Straight Talk: Case Studies from Builders and Remodelers
Learn from your peers. Builders and remodelers tell their stories about using PATH-profiled technologies. Includes practical tips and advice; highlights strategies for reducing costs, avoiding delays, and boosting market advantage.
Read the fourth case study. Have a feature-worthy project?
From one profiled builder: "The case studies are very helpful. I will use them as marketing pieces. One friend said it was the best description of our building method and how we do things differently than she had ever read on us. Thank you PATH for promoting better building techniques." Judy Fosdick, Tierra Concrete Homes, Colorado
PATH has entered into a new Cooperative Agreement with the Manufactured Housing Research Alliance (MHRA). Under this agreement two tasks will be performed: 1) to expand
lean production analysis to additional manufacturing plants, and 2) to create a model manufacturer's installation manual based on the soon to be created HUD model installation standard. Both of these tasks advance the goals of PATH as set forth in the manufactured housing roadmap, "Technology Roadmapping for Manufactured Housing." The project team includes many of the biggest manufactured housing manufacturers, the Manufactured Housing Institute (MHI), one university, and the MHRA. The project is slated for completion mid-2007.
- Update: MHRA held "Lean Advocate Training", a training course for representatives from nine manufacturing plants, on April 3-7, in Cincinnati, OH. The advocates learned how to streamline plant operations and improve quality. Their job now is to transfer the knowledge to a "lean team" in each facility. MHRA will assess the results of this effort and present the findings to industry.
Read the press release.
Exploring the Supply Chain
The National Lumber and Building Material Dealers Association will conduct cooperative research with PATH to study innovation and the construction supply chain.
Project announcement: Exploring the Supply Chain
PATH unveiled two Concept Home designs and the first prototype home is slated for construction in 2006.
View the plans for detached and attached home designs.
The overall objective of this project is to develop a strategy for PATH to integrate innovative technologies into military family housing.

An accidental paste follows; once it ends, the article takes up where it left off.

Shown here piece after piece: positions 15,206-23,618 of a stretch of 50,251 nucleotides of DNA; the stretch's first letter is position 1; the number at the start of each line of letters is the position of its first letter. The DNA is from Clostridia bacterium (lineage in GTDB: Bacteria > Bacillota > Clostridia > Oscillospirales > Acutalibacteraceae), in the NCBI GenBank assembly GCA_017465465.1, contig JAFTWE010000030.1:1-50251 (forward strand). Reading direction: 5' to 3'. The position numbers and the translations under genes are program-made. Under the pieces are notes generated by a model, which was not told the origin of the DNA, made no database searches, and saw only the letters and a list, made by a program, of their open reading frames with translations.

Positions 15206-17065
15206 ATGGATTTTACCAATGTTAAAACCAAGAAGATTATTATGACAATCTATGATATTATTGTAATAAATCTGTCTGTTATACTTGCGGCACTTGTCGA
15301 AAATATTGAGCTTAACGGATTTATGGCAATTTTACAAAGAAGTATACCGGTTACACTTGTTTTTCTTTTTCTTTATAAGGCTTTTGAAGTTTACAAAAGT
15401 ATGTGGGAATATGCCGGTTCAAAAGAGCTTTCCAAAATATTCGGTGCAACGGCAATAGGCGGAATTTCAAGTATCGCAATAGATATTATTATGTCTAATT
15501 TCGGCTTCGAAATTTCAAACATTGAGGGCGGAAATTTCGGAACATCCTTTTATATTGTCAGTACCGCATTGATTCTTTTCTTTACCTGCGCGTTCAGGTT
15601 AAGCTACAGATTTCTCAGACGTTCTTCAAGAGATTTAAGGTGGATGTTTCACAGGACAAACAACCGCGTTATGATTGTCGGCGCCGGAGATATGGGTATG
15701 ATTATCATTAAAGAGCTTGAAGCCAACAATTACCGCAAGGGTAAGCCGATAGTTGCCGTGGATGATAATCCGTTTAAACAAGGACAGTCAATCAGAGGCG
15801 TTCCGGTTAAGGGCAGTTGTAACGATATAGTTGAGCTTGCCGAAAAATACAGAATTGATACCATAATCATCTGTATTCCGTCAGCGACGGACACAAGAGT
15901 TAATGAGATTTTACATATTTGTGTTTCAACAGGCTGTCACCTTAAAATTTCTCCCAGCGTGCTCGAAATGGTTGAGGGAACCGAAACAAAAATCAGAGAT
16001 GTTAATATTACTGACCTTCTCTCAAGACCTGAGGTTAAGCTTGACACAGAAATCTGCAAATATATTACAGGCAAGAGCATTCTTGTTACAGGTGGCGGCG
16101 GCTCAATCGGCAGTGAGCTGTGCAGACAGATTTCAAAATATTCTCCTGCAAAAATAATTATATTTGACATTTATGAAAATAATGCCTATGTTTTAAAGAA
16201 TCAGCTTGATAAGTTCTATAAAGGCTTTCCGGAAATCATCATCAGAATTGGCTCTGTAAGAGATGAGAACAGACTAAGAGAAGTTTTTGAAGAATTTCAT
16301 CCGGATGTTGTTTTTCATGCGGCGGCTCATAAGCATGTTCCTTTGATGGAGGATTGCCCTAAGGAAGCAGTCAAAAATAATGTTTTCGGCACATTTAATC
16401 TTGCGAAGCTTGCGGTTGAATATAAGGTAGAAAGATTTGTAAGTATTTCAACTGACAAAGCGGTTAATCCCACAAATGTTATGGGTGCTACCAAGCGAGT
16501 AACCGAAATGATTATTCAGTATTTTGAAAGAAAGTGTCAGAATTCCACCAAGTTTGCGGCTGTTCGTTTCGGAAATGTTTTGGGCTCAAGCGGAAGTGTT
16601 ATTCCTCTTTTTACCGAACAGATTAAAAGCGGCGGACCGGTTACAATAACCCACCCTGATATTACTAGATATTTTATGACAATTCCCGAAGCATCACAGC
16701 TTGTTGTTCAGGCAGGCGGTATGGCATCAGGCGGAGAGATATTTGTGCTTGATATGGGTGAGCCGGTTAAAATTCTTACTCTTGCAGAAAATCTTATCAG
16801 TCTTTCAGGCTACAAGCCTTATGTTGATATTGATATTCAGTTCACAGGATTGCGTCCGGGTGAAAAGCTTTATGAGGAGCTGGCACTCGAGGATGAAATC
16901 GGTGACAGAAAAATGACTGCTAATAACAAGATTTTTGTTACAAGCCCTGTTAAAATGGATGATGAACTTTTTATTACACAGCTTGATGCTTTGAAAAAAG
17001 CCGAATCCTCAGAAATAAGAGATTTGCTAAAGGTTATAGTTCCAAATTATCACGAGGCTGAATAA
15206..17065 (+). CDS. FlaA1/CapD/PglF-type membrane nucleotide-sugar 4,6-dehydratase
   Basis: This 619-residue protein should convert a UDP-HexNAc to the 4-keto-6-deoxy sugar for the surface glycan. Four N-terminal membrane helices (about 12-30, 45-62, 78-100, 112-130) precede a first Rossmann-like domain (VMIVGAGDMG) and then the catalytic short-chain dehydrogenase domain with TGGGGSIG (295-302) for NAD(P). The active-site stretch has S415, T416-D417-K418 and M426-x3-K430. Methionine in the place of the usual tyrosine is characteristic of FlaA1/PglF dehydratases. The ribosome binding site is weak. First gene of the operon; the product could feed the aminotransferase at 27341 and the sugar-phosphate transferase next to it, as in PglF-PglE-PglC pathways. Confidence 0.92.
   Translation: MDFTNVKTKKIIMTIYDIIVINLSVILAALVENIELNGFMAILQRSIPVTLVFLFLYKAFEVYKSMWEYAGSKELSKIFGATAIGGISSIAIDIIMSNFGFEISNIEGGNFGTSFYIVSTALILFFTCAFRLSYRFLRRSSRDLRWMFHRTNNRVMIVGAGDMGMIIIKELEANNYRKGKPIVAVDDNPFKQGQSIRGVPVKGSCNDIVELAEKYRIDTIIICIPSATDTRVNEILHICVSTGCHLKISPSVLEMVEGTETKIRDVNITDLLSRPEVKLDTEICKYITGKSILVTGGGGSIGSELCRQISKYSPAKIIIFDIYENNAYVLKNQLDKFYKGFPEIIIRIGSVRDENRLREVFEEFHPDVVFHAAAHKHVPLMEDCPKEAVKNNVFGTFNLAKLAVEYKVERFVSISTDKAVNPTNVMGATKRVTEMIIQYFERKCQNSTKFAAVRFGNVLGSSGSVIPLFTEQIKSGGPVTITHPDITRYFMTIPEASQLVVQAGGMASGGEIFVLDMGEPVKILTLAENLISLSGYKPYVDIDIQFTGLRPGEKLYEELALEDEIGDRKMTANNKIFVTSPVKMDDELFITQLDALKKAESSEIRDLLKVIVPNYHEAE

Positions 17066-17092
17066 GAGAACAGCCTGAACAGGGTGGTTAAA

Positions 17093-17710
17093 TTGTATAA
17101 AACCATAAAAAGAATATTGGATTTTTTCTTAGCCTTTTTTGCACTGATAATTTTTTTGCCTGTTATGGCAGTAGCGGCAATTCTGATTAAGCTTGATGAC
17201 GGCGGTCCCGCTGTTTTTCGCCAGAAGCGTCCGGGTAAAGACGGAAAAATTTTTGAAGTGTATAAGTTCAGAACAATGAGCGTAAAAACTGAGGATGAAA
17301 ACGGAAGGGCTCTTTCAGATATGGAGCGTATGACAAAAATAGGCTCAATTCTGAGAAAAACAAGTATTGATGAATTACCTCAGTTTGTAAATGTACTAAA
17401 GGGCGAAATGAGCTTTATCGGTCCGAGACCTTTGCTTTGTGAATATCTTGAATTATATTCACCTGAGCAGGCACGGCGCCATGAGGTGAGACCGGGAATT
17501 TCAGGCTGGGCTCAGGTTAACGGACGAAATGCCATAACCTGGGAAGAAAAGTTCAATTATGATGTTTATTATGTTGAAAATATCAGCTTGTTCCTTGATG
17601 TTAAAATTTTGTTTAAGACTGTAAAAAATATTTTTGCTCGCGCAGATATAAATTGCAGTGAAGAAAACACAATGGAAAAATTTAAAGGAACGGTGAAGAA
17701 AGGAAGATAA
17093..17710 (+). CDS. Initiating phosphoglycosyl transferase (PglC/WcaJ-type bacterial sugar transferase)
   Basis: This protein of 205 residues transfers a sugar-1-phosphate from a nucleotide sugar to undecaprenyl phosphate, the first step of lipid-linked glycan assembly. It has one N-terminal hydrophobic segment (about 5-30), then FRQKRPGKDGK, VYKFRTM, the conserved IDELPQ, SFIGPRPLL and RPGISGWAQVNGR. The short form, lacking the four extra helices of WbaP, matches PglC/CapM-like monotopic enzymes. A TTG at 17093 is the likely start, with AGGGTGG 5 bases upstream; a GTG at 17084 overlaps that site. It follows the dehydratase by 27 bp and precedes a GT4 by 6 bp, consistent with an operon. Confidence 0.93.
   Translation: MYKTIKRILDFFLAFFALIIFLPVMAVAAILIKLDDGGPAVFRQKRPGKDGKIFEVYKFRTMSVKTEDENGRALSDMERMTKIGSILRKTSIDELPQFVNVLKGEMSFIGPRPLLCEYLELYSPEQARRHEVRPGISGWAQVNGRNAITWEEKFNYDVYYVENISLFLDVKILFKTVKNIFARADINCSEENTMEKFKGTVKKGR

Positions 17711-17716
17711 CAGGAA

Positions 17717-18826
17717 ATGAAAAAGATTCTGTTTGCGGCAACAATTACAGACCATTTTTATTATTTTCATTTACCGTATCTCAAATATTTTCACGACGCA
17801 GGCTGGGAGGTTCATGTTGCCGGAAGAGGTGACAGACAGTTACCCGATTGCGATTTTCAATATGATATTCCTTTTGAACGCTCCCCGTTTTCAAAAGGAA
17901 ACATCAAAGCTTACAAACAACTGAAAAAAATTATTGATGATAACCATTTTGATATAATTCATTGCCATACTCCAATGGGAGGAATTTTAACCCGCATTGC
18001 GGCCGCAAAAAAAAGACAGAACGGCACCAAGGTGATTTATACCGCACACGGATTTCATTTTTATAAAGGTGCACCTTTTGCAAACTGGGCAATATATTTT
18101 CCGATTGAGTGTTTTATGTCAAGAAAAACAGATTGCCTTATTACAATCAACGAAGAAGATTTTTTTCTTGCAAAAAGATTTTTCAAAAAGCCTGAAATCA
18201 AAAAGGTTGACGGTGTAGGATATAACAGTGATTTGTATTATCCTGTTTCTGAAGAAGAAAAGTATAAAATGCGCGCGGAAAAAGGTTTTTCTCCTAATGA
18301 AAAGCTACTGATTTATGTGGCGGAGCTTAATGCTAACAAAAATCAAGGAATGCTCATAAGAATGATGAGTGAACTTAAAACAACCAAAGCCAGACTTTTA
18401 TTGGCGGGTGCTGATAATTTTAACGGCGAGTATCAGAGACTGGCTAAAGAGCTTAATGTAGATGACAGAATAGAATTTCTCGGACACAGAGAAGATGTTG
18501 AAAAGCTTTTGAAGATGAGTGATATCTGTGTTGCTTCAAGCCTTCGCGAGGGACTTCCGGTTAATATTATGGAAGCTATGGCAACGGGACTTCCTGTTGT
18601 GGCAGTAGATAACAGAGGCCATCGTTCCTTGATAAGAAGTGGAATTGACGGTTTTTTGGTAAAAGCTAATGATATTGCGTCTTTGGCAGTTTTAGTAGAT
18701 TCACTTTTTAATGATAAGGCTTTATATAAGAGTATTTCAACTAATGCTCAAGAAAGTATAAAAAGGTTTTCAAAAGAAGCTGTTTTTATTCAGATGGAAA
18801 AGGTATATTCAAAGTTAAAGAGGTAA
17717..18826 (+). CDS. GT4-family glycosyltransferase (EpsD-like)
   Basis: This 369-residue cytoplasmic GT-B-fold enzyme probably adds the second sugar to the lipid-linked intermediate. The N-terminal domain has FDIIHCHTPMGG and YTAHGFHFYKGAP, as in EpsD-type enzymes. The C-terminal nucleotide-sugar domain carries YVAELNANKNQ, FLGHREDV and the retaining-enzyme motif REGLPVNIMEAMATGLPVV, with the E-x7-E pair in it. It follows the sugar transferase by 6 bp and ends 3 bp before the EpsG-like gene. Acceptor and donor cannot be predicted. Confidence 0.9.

Read updates of five sites.
This PATH project is developing a Whole House Calculator, which takes inventory of the processes, products, and materials used to design, engineer, and construct a house. Performance characteristics will be rated according to the value given them by designers, builders, buyers, and other stakeholders involved in residential construction. These scores will then be modified by the way the materials and processes interact with each other to arrive at a whole-house score. The calculator will allow homeowners and housing professionals an opportunity to consider various "what if" scenarios.
- Update: Housing researchers gathered in Alexandria, VA, March 13-14, to discuss the Whole House Calculator. These nationally recognized experts met with two aims in mind; first to provide a critique of the current draft of the Calculator and second, to provide performance scoring for the various components that make up a house. The final Calculator will be launched on PATHnet in October 2006.
The study involves a survey of current and soon-to-be homeowners from different regions and different backgrounds to see whether attitudes and perceptions are changing, and to help determine whether these technologies have a chance in today's marketplace.
Project announcement: Consumer Perceptions of Factory-Built Housing
- Update: Data collection underway. Results will be published summer 2006.
Housing Research: What's Needed?
PATH and McGraw-Hill Construction are exploring how the user-community thinks about technology, and how to achieve greater success influencing innovation in the nation's homes.
- PATH and McGraw Hill Construction released
Innovative Products & Practices in Residential New Construction," the results of a survey of 617 homebuilders on their attitudes towards innovation, its benefits and challenges, and the most valued information sources. It is the first publicly available collaboration between PATH and McGraw Hill Construction following